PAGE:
Contributing to the legacy of its surroundings, the gallery supports Canadian artists with Italian roots, but it has also displayed original work by Leonardo Da Vinci, Piranesi, Picasso, and other historical masters. This concept is surely unique among Toronto galleries. On display is a growing permanent collection of no less than 200 contemporary works.
This season offers a colourful series of exhibitions to choose from in Carrier's. The first one I advise you to visit is Italia del Futuro/Italy of the Future, which starts on June 6 and will be on display until June 26. It is a comprehensive overview of the most important scientific and technological innovations pioneered by Italy at the international level.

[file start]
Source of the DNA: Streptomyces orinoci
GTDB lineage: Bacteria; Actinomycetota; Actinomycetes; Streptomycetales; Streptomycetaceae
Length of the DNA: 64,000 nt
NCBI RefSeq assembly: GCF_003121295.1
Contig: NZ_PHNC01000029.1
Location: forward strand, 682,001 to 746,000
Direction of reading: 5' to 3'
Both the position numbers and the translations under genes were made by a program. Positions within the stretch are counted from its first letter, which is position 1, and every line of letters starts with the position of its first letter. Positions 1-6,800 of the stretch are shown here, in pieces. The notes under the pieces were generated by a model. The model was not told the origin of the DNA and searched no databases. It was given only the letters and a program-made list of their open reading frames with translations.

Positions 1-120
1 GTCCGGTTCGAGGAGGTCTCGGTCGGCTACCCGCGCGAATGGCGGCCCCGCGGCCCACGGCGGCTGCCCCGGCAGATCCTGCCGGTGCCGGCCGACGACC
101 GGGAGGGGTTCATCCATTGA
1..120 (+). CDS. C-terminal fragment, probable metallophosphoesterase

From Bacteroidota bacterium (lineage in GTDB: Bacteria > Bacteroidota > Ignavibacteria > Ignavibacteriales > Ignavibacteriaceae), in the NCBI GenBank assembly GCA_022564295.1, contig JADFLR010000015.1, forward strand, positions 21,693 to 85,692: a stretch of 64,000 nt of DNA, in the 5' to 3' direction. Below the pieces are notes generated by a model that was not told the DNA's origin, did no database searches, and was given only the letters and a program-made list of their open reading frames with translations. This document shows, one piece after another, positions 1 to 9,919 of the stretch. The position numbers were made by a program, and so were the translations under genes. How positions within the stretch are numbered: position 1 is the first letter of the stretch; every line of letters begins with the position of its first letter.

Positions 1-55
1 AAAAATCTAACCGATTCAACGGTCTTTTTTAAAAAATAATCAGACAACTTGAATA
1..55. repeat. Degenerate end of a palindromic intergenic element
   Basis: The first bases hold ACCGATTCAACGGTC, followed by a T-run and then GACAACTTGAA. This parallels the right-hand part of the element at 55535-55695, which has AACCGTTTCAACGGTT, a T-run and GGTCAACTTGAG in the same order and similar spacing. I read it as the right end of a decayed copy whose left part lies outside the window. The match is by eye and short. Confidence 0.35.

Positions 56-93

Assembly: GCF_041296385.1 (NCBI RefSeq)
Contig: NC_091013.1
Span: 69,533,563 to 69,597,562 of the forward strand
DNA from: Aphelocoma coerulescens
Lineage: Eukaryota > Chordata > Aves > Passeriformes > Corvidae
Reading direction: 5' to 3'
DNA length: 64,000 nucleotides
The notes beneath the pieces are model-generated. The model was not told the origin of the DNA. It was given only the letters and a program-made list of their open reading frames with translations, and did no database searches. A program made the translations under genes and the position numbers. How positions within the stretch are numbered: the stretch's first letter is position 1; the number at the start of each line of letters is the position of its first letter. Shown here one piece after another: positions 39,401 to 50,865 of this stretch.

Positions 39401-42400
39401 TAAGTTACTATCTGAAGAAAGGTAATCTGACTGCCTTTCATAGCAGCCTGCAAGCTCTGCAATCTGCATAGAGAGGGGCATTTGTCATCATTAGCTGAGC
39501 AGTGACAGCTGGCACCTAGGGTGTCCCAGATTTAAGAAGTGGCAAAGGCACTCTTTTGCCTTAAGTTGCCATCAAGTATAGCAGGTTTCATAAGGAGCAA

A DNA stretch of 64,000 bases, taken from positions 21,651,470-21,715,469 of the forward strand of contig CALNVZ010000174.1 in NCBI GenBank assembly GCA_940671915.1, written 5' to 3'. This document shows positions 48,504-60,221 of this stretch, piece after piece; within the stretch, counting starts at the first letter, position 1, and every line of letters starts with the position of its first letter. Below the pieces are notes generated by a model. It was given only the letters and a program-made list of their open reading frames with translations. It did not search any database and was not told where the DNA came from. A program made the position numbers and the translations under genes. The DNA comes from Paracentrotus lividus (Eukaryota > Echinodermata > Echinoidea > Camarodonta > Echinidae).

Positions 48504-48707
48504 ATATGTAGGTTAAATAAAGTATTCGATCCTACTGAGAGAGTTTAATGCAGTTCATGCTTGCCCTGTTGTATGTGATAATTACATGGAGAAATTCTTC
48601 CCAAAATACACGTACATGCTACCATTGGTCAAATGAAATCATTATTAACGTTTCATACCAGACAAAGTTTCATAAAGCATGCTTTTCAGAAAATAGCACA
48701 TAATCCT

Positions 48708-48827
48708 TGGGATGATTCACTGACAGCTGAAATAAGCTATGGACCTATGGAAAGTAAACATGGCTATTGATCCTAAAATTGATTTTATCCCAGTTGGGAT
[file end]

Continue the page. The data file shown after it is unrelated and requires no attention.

The exhibition includes a video by science show host Alberto Angela, who guides visitors into appreciating the topics that are presented on two large stands: robotics, transport, nuclear physics, medicine and diagnostic apparel, interior design, cultural heritage and restoration, aerospace research, and astrophysics.
The second exhibit I highly recommend is Viva Vitalita', a showcase of Italo-Canadian and Italian artists organized by Marcello Tarantino in celebration of Italian Heritage Month. Viva Vitalita' also starts on June 6 and closes on July 8, so hurry up if you want to catch a glimpse of these amazing works displayed at Carrier's!
Phone: (416) 789-7011 ext.245
Opening hours Monday-Friday, 10:00 A.M.-5:00 P.M.
Ryerson Image Centre (Map)